Nick Saban

‘Bama bigger post-spring betting favorite


Coming off its second consecutive BCS championship and third in four years, Alabama was installed as a way-too-early favorite to add another notch to its BCS belt.

Coming out of the spring, the gambling types are as high or higher on the Crimson Tide.

In the post-spring odds released by, Alabama is a heavy 3/1 favorite to claim the 2013 (and last) BCS title.  In mid-January, the Tide was a 5/1 favorite.

Ohio State (13/2) leapfrogged Oregon (7/1) from where the two programs were two months ago, which was 17/2 and 8/1, respectively.

A pair of SEC schools, not surprisingly, took the biggest jump up in odds, while another two from the same conference dropped.  Texas A&M (12/1) jumped to 8/1, while Georgia (28/1) moved to 16/1.  LSU went from 12/1, right behind Alabama, Ohio State and Oregon, to 18/1, while Florida went from 14/1 to 20/1.

Stanford, apparently, had one helluva spring as the Cardinal moved from the middle of the pack at 30/1 all the way to 16/1.

Those that didn’t have great springs? Oklahoma (25/1 then, 50/1 now), Nebraska (28/1, 50/1) and Florida State.

Below are the latest odds for the 2013 BCS title, again courtesy of

Alabama 3/1
Ohio State 13/2
Oregon 7/1
Texas A&M 8/1
Georgia 16/1
Stanford 16/1
LSU 18/1
Florida 20/1
Louisville 22/1
Clemson 25/1
Florida State 28/1
Miami 28/1
Notre Dame 28/1
South Carolina 28/1
Michigan 33/1
Oklahoma State 33/1
Texas 33/1
Nebraska 50/1
Oklahoma 50/1
UCLA 50/1
USC 50/1
TCU 66/1
Wisconsin 66/1
Boise State 100/1
Michigan State 100/1
Oregon State 100/1
Mississippi 125/1
North Carolina 150/1
Northwestern 150/1
Virginia Tech 150/1
Washington 150/1
Auburn 200/1
BYU 200/1
California 200/1
Cincinnati 200/1
Georgia Tech 200/1
Kansas State 200/1
Mississippi State 200/1
Pittsburgh 200/1
Rutgers 200/1
Arizona 250/1
Arkansas 250/1
Iowa 250/1
Tennessee 250/1
Missouri 300/1
West Virginia 300/1
Boston College 500/1
South Florida 500/1

USC’s Max Tuerk already questionable for Notre Dame game

TUCSON, AZ - OCTOBER 11:  Center Max Tuerk #75 of the USC Trojans prepares to snap the football during the college football game against the Arizona Wildcats at Arizona Stadium on October 11, 2014 in Tucson, Arizona.  The Trojans defeatred the Wildcats 28-26.  (Photo by Christian Petersen/Getty Images)
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As if the questions about the head coach’s future aren’t enough, now USC could have a rather significant issue in the middle of its offensive line to deal with as well.

Early in the first quarter of what would turn out to be an embarrassing loss to Washington Thursday night, Max Tuerk sustained a sprained knee. Upon further examination, it was determined that the veteran center would be unable to return to the game.

Not only that, Tuerk, who was wearing a brace on his right knee following the loss, is already labeled as questionable for what it in every sense of the phrase a must-win game for Steve Sarkisian against Notre Dame eight days from now.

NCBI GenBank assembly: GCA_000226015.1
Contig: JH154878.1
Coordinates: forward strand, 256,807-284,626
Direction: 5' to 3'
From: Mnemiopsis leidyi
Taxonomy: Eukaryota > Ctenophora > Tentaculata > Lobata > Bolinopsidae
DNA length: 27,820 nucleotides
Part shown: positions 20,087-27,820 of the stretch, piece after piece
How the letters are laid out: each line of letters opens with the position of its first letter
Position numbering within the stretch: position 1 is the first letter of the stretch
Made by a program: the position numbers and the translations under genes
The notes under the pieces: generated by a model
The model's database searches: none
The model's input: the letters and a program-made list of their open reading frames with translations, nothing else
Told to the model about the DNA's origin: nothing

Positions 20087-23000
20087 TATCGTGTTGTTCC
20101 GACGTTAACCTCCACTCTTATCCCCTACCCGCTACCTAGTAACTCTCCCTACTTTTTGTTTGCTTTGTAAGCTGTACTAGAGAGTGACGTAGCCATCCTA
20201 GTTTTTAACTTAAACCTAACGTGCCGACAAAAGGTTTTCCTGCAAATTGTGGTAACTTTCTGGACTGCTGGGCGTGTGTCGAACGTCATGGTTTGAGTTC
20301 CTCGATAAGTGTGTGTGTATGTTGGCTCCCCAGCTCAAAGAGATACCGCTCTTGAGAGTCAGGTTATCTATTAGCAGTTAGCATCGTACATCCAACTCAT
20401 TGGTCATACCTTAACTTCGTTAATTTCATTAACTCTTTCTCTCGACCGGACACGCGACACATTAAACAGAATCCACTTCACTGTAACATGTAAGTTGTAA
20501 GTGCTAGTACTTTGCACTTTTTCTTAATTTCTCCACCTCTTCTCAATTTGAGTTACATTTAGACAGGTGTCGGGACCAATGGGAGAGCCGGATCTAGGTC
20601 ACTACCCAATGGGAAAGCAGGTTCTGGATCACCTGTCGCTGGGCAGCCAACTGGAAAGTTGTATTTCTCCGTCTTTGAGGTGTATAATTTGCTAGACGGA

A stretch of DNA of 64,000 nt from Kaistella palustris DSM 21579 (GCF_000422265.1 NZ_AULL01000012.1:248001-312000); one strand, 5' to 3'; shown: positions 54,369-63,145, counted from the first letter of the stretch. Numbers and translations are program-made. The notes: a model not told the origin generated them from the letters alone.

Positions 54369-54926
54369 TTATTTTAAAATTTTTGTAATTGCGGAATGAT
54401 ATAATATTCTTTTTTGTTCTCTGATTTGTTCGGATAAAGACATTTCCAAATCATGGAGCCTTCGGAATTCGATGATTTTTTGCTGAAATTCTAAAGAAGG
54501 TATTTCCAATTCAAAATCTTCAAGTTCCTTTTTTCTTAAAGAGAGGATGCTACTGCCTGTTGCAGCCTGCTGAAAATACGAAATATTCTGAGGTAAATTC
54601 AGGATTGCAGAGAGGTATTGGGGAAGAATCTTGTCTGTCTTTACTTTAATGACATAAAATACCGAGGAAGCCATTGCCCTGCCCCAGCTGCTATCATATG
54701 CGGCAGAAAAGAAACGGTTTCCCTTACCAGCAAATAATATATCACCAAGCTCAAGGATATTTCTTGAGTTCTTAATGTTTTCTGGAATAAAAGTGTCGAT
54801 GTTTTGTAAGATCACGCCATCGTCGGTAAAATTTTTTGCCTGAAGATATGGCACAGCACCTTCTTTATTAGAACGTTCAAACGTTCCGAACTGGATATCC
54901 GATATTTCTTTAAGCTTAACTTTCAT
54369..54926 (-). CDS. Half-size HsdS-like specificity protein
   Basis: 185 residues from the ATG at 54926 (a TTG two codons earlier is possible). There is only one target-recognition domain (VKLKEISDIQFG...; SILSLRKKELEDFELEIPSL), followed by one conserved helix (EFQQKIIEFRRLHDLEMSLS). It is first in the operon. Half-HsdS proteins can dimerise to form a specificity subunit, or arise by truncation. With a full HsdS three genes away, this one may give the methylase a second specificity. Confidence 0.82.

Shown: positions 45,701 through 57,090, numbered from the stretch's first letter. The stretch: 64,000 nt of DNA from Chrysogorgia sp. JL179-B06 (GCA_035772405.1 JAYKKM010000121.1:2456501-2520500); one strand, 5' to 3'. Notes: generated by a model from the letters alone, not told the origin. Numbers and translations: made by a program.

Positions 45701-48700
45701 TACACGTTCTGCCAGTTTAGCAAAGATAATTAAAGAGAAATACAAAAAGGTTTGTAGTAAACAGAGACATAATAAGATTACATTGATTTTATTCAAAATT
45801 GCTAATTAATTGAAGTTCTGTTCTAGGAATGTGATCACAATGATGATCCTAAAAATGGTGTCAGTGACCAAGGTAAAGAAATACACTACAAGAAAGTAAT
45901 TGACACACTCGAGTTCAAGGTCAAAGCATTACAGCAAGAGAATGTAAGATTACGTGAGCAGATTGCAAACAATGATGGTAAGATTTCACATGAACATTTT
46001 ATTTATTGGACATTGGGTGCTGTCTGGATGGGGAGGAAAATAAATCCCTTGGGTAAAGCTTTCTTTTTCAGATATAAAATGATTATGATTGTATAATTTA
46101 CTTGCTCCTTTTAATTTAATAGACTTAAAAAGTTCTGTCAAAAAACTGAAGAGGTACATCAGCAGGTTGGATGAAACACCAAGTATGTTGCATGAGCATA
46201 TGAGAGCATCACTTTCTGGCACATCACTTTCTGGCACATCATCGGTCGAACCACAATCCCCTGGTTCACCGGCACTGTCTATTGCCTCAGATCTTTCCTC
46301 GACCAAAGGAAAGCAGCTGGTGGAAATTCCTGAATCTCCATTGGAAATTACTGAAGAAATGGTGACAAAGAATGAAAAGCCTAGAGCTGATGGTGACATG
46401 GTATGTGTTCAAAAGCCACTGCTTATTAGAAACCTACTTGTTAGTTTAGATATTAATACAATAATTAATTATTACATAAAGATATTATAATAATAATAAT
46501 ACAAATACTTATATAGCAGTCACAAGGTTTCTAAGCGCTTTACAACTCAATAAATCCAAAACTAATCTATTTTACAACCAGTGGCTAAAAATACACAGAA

With Tuerk sidelined for the remainder of the game, he was replaced by Toa Lobendahn. It’s unclear which direction the Trojans would go if Tuerk is a no-go this weekend, although Khaliel Rodgers, who had been dealing with a personal issue, has been Tuerk’s backup.

Tuerk has started 38 games in his Trojan career — 18 at center, 14 at left guard, five at left tackle, one at right tackle. Lobendahn started all 13 games as a true freshman last season, the first eight at left guard and then five at right tackle.

Was Washington loss the beginning of the end of the Steve Sarkisian era at USC?

Steve Sarkisian

Steve Sarkisian’s win totals in his six previous seasons are both a positive and a negative.

On one hand, he resurrected a moribund Washington program that went 0-12 under Ty Willingham in 2008 and took them to four consecutive bowl games from 2010-2013. He won nine games his last year in Seattle, then led a talented-yet-thin USC team to a nine-win season and AP No. 20 finish in 2014.

Those are good accomplishments. But the flip side of the argument is Sarkisian has never won double-digit games in a season, something that’s a necessity to keep one’s job at USC. The Trojans’ 17-12 loss to Washington last night — at home, no less — means the road to 10 wins and a Pac-12 title will be awfully difficult.

And worse yet, there are plenty of arguments to be made Sarkisian doesn’t deserve the benefit of the doubt and a little more time in Los Angeles to turn things around (#SarkAfterDark, his drunken rant at a booster event, certainly doesn’t help). The reaction from national media to last night’s loss looked like this:

Mandel, in his column, argued USC is right where it was two years ago with Lane Kiffin as its coach. And there’s this embarrassing thought, that looks more and more like a truth, for Pat Haden:

This one, however, was the most damning by far for many reasons, most notably that it came at the hands of Sarkisian’s old team. The sense among many Washington fans nearly two years ago was that the Huskies managed to upgrade coaches when the school lured Chris Petersen from Boise State upon Sarkisian’s departure to USC.

They were right.

USA Today’s Dan Wolken similarly wrote that USC needs to drop Sarkisian and bring in Chip Kelly from the Philadelphia Eagles.

This is the state of USC, and it may not get better. The Trojans start a brutal three-game stretch next Saturday at Notre Dame in primetime, then welcome Utah to Los Angeles the next week. A Halloween trip to Berkeley to face Jared Goff and Cal finishes it up. There’s a very real chance USC, for all its talent and all its hype, limps into November with a 4-4 or 3-5 record.

Sarkisian will have to engineer and sustain a major turnaround in these coming weeks, otherwise he’ll give Haden all the ammo he needs to unceremoniously jettison him after two years.